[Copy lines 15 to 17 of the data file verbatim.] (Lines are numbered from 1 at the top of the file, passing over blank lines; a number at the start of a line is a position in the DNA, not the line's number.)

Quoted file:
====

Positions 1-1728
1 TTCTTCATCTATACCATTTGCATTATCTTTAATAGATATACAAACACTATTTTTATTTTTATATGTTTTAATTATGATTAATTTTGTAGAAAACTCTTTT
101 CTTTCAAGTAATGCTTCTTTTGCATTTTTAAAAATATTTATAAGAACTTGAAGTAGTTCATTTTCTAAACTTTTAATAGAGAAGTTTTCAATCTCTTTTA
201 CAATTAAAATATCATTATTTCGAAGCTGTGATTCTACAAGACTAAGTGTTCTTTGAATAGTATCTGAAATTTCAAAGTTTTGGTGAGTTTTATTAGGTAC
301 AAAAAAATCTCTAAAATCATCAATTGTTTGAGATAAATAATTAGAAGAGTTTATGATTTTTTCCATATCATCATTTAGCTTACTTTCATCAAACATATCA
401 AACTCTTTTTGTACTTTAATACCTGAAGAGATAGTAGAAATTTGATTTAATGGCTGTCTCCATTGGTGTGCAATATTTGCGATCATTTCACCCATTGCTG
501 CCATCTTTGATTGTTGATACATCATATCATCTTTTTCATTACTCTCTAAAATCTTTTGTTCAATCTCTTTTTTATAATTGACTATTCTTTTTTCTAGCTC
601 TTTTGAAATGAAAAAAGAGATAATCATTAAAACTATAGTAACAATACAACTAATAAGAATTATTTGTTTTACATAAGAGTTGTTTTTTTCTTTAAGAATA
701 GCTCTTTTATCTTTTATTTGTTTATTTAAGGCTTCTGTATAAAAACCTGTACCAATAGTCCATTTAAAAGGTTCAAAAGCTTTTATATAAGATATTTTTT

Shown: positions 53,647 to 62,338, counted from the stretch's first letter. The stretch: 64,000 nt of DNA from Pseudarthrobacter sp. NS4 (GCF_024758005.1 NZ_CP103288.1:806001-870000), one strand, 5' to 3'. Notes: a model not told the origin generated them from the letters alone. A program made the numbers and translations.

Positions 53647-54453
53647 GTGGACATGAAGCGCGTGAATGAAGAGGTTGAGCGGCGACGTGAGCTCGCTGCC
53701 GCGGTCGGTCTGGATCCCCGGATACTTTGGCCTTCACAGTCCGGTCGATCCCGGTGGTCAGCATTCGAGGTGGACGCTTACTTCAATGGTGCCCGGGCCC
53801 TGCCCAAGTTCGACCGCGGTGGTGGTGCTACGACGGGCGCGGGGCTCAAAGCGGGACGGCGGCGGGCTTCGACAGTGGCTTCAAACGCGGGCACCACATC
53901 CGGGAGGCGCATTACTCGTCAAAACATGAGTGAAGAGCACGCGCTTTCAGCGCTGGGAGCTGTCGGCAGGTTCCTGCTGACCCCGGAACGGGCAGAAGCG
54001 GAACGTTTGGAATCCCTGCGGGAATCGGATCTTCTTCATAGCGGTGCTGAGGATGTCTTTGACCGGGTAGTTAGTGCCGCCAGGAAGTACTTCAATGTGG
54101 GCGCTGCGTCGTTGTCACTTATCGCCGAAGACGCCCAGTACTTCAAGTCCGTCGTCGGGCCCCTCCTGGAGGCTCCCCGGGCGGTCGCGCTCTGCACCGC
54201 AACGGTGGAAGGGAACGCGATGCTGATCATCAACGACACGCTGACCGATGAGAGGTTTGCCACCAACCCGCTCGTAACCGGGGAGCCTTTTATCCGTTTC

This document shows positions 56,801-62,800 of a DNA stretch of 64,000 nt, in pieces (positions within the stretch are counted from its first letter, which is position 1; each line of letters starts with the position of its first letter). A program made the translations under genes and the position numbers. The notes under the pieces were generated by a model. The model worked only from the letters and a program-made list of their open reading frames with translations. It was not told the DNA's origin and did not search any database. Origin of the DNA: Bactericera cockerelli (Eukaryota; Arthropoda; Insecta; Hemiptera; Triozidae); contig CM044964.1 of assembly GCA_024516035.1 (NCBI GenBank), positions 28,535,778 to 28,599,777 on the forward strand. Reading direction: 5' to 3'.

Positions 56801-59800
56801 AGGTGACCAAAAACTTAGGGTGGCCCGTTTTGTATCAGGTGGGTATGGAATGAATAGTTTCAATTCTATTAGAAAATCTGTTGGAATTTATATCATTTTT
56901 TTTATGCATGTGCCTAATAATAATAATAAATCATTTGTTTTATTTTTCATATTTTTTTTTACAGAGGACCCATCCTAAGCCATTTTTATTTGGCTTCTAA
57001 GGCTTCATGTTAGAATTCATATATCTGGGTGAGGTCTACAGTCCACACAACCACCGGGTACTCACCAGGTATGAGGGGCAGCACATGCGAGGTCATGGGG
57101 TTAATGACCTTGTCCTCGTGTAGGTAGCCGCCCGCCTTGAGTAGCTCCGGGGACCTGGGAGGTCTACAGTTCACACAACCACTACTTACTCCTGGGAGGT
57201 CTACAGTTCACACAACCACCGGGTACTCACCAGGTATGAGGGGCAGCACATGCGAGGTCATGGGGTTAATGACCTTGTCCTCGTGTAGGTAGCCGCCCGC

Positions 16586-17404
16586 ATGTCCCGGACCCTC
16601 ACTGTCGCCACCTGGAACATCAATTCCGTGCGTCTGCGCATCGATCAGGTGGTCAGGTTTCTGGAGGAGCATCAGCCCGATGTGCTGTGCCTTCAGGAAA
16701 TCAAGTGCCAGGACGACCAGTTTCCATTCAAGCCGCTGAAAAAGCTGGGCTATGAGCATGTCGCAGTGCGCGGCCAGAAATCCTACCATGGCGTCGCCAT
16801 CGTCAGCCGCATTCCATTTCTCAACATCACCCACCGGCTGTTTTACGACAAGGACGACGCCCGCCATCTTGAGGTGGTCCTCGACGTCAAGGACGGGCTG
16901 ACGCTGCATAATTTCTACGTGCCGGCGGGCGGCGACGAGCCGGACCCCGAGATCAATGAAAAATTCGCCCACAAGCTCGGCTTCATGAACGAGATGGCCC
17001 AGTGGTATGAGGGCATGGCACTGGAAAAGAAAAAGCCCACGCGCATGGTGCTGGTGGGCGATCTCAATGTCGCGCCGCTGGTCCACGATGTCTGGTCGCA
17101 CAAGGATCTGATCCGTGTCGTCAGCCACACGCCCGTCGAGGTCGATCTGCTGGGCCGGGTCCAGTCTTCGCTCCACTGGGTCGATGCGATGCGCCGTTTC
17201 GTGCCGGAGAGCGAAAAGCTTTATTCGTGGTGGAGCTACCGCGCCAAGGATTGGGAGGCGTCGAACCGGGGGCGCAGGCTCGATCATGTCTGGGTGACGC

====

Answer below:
53901 CGGGAGGCGCATTACTCGTCAAAACATGAGTGAAGAGCACGCGCTTTCAGCGCTGGGAGCTGTCGGCAGGTTCCTGCTGACCCCGGAACGGGCAGAAGCG
54001 GAACGTTTGGAATCCCTGCGGGAATCGGATCTTCTTCATAGCGGTGCTGAGGATGTCTTTGACCGGGTAGTTAGTGCCGCCAGGAAGTACTTCAATGTGG
54101 GCGCTGCGTCGTTGTCACTTATCGCCGAAGACGCCCAGTACTTCAAGTCCGTCGTCGGGCCCCTCCTGGAGGCTCCCCGGGCGGTCGCGCTCTGCACCGC